I also saw it in the house we had a chance to build in El Canyon. In El Canyon, as is the case in many of the poor communities in Nicaragua, many people live in houses that do not sufficiently provide shelter, especially during the rainy season. Many times, they also live on land that they do not own and are always at the risk of being kicked out. As a group, we had a chance to bring real hope to one of these families. Over the course of a day and with the help of the family and others in the community, we were able to construct a house that is more than likely more than what they ever could have hoped for. Not only did this provide practical hope in the form of a house, but was a demonstration of the hope that God gives and how he almost always exceeds our expectations. You could see the impact on the faces of the family as well as Pastor Josue, the Pastor of the church we are connected to in El Canyon. Our hope and expectation is that this is only the beginning.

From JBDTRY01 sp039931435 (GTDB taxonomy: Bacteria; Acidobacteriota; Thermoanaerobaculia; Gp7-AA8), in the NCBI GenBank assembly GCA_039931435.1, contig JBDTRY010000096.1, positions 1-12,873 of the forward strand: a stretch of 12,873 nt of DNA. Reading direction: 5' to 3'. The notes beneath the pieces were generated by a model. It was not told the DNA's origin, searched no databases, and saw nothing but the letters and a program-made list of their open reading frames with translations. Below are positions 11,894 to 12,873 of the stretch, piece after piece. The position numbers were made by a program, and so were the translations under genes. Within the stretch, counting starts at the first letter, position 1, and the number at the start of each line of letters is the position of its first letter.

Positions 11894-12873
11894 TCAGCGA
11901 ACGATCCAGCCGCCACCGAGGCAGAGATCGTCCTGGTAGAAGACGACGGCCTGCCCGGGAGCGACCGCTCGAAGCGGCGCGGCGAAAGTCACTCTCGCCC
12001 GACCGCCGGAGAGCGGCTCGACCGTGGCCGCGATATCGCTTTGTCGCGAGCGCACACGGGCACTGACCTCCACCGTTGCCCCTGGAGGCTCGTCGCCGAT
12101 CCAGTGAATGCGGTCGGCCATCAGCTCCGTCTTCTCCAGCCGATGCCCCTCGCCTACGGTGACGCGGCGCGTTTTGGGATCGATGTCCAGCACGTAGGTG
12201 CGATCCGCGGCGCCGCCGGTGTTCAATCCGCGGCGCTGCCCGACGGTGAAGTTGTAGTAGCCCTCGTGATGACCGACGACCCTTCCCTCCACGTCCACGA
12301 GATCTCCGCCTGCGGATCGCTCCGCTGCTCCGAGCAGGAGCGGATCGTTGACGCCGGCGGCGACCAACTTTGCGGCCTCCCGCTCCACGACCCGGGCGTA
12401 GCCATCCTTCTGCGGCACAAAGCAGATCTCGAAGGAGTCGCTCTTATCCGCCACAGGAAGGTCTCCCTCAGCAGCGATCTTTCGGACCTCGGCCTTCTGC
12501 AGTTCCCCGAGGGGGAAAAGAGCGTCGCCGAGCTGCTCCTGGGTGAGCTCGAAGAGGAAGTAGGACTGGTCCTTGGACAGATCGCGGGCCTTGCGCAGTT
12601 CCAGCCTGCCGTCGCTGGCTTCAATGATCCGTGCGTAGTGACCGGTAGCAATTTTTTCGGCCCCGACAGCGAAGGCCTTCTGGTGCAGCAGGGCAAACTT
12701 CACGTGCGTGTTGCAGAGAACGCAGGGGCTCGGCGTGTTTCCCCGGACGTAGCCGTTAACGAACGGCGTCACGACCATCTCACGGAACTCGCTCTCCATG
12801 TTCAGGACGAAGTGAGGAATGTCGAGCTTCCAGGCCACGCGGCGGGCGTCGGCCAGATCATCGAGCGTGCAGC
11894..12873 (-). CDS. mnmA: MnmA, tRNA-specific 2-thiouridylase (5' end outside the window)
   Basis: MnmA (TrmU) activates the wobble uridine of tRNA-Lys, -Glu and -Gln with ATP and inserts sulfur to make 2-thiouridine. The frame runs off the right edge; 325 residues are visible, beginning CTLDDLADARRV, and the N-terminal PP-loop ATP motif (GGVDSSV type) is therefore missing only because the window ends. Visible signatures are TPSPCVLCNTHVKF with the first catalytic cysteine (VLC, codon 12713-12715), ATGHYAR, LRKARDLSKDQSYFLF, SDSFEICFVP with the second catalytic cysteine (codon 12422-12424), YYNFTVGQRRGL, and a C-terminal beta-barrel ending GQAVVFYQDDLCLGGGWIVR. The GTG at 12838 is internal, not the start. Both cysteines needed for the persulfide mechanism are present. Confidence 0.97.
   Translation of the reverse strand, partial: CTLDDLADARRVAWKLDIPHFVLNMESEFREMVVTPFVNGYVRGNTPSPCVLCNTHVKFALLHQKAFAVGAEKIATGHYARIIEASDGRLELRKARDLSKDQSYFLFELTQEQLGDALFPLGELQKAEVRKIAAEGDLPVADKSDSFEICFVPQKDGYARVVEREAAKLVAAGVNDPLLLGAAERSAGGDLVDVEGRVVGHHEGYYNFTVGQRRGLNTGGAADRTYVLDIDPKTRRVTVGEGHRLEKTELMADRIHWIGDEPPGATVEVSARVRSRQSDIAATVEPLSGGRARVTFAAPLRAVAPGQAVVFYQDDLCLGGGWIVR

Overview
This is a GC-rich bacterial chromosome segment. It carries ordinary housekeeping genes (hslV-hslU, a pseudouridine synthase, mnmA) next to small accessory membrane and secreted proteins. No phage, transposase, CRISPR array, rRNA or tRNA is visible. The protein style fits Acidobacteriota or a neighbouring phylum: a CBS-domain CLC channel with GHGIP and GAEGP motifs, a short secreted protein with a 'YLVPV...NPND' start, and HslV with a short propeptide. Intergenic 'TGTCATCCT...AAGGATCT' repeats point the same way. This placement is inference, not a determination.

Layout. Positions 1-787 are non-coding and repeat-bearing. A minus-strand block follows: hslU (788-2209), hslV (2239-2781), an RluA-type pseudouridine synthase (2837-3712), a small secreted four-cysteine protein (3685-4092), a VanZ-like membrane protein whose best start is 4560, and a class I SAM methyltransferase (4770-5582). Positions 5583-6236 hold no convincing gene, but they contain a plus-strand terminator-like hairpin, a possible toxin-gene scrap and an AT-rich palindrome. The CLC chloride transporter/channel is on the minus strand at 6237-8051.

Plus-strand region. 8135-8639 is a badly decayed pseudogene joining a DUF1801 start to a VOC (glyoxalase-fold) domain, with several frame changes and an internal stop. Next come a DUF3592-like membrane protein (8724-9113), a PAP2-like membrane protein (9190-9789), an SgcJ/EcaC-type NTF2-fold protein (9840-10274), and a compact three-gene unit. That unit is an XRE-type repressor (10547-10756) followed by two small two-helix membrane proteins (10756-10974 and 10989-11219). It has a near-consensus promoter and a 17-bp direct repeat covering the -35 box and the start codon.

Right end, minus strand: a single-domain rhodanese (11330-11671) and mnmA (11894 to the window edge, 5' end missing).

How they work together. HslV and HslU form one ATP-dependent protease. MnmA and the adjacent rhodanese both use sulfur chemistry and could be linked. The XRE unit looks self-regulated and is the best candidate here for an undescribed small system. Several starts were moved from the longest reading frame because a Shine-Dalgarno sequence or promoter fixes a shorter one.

I also had the opportunity to travel to the east coast of Nicaragua with my father and two of my good friends. I will write more about our experiences there in future posts, but needless to say, we saw real hope. In seeing this hope, it only reinforced my belief in a hope that can change Nicaragua and the world. As Christ Followers, we get to be living, breathing spreaders of this hope. I believe every human being was created for hope, God’s hope, and our job and opportunity is to point people towards its source. Imagine if we all lived that out? Maybe things would be (could be) different.
Living with anticipation.